decluttering for busy people–perpetual decluttering

how to make decluttering easyBecause of my tendency to, ahem, hoard things, you know: empty jars and containers, scrap paper for craft, other people’s junk… and because we have young children who are growing rapidly, decluttering is a constant process in our household.

It’s that time of the year again when you’ve probably seen all around the webosphere decluttering tips and challenges.

But it’s hard to find the time or the motivation to declutter, even if it’s only carving out 10 minutes to clean out a drawer.

And if I do make time for a good declutter, I find it’s only a matter of weeks or months before I need to do it again.

Which is why I’ve started a perpetual decluttering system.

perpetual decluttering

Perpetual decluttering means you’re always decluttering.

Which is not as onerous as it sounds.

Here’s how it works.

First, set up a box or a bag for stuff that needs to go to the charity store. If you sell your things second hand, you can also set up a box for stuff you want to sell. And of course, rubbish can just go in the bin or into recycling.

Give your declutter box a permanent spot in the house. Mine is in the top of one of the kid’s wardrobes.

Now whenever you come across an item that you no longer need, you just throw it straight in the box.

10 second decluttering!

So, if I’m looking through the kitchen drawer and I come across something I haven’t used in ages, then I put it straight in the box for the charity store. If I’m dressing the little lady and I’m trying to wrestle her into a top that obviously doesn’t fit anymore, it goes straight into the box (clean, by the way). If I come across a baby toy that the kids no longer play with, it goes straight into the box.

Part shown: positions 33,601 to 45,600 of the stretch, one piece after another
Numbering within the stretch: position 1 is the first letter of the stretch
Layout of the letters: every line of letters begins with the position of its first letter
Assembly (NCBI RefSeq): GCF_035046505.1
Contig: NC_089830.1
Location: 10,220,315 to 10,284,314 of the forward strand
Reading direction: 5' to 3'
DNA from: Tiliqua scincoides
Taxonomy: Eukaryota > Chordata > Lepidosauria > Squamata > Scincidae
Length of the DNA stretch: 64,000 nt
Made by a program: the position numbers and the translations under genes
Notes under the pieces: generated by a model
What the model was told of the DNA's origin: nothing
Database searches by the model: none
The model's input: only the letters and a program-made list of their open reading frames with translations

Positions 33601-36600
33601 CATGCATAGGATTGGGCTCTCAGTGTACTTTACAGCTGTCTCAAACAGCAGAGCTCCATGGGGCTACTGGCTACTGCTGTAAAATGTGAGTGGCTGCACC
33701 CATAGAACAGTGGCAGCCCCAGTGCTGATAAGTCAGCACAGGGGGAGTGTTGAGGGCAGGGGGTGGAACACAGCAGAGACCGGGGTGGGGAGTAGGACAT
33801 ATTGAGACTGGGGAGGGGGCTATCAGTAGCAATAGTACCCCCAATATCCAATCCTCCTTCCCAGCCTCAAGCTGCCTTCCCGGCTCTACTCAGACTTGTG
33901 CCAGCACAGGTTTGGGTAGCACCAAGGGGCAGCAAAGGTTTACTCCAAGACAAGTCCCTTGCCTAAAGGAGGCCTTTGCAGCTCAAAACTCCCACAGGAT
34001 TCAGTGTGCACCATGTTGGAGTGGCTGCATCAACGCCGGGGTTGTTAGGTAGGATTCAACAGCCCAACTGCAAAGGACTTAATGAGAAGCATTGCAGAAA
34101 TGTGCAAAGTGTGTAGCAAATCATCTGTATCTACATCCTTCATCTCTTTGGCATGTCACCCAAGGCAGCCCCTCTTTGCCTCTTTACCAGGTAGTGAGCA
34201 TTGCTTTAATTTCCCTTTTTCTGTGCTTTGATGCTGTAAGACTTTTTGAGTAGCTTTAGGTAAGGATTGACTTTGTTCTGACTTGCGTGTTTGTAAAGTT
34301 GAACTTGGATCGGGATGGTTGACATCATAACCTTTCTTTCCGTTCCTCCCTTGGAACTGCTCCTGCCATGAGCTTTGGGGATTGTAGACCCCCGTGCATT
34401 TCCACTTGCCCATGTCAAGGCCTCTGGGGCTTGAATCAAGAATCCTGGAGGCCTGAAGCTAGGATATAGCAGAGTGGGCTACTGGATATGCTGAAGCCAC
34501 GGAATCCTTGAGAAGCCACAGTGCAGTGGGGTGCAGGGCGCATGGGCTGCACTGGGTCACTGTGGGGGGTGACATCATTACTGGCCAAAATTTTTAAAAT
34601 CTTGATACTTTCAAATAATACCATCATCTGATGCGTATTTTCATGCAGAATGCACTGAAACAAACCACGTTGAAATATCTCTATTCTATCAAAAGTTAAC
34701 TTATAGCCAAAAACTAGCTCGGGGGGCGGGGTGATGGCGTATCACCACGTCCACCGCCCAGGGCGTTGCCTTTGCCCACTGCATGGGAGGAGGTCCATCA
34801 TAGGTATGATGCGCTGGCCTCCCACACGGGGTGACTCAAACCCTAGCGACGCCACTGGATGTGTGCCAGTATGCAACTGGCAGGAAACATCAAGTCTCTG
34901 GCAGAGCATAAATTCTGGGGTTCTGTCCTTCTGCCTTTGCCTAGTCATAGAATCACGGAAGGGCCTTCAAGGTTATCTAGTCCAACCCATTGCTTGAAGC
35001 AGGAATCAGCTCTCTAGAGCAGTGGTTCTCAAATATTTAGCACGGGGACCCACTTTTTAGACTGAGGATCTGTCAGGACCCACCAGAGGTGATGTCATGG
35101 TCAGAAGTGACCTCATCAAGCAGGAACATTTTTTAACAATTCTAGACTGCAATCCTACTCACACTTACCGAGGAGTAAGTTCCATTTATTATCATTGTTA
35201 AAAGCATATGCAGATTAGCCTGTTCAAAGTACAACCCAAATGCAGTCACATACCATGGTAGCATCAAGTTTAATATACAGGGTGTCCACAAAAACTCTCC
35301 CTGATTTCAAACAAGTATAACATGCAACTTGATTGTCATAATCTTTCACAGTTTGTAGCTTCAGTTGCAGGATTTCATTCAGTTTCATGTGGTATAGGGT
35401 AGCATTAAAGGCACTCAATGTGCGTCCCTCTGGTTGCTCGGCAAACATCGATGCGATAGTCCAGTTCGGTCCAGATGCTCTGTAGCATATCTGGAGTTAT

You get the idea.

Once the box is full, I put it into the boot in the car and put a new, empty box in the cupboard. We get our fruit and vegetables packed in vege boxes, so I always have boxes in the house. The kids play with them and they come in handy for many things.

The charity store is on the way home from the little fella’s kindy, so it’s a five minute job to drop the full box off.

If there are things in the ‘to sell’ box, I list them online when I get some spare time. It’s a great way to make a bit of spare ‘fun money’.

While it can be cathartic, and occasionally necessary to go through your things and have a big clean out, it’s not always practical. By having a perpetual decluttering system in place, you keep on top of the clutter, making life easier in the process.

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  1. Astrid says

    Fairly similar these days. Just the drop off to the op shop is not convenient, so I often end up with a full boot.
    Can’t be bothered selling. I procrastinate too much, so it would just end up being hoarded in the shed rather than the house.
    There is lady at work whose eldest is just one year younger then my youngest. So any usable clothing of her and the odd toy go to her.

    • says

      It’s great when we can pass things on like that! A lot of the kids clothes have been things passed around our Mother’s Group, especially now that people are on their second child of the opposite gender!

  2. says

    I love this Melissa. It’s roughly what I do, except I have a box or bag by the front door (not as neat and tidy, but easy to get to). And usually another one hidden away in my study (converted garage) for things I may not want the kids to see!

    I still have a massive amount of clutter though, and also a BUNCH of stuff waiting to be sold, that I just have to get to soon!

    • says

      Wardrobes a great for putting things in and then forgetting about stuff I had a major wardrobe declutter the other day after the termite man was tripping over stuff looking for termites – a bit embarrassing.